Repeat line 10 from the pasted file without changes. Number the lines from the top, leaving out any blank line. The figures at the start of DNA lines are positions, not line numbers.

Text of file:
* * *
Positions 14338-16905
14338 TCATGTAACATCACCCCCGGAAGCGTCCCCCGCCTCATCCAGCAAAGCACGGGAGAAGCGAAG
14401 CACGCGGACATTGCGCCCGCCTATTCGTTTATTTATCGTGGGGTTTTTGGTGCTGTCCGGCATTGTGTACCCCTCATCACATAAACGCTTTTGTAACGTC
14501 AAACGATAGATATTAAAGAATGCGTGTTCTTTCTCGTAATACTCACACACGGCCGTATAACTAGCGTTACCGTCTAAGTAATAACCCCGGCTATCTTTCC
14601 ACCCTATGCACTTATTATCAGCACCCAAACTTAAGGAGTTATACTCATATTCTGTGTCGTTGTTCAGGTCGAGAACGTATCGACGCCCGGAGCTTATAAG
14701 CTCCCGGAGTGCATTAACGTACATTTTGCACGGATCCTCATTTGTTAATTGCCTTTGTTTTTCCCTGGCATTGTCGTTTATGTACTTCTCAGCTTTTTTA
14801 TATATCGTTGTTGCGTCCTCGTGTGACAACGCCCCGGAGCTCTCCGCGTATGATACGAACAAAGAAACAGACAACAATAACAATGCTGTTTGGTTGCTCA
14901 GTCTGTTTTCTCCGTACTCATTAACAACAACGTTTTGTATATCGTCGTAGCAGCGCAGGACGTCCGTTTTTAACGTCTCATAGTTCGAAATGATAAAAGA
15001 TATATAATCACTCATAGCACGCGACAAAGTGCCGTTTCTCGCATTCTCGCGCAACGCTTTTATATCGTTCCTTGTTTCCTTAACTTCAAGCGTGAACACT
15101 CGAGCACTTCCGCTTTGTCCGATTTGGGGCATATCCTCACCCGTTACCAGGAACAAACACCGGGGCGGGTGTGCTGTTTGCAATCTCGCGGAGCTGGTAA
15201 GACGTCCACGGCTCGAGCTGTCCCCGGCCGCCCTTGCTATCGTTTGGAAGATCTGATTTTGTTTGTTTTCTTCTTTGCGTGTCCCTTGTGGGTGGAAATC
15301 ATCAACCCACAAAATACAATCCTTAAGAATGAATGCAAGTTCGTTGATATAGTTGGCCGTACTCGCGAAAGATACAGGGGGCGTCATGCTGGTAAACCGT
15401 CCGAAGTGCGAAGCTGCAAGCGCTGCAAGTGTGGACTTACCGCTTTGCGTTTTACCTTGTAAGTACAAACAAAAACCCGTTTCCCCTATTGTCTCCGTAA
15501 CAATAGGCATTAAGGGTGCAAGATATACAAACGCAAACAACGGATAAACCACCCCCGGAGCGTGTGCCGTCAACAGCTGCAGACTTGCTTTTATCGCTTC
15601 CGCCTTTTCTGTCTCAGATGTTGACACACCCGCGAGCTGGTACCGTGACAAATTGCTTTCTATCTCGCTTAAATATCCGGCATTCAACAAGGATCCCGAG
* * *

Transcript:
15101 CGAGCACTTCCGCTTTGTCCGATTTGGGGCATATCCTCACCCGTTACCAGGAACAAACACCGGGGCGGGTGTGCTGTTTGCAATCTCGCGGAGCTGGTAA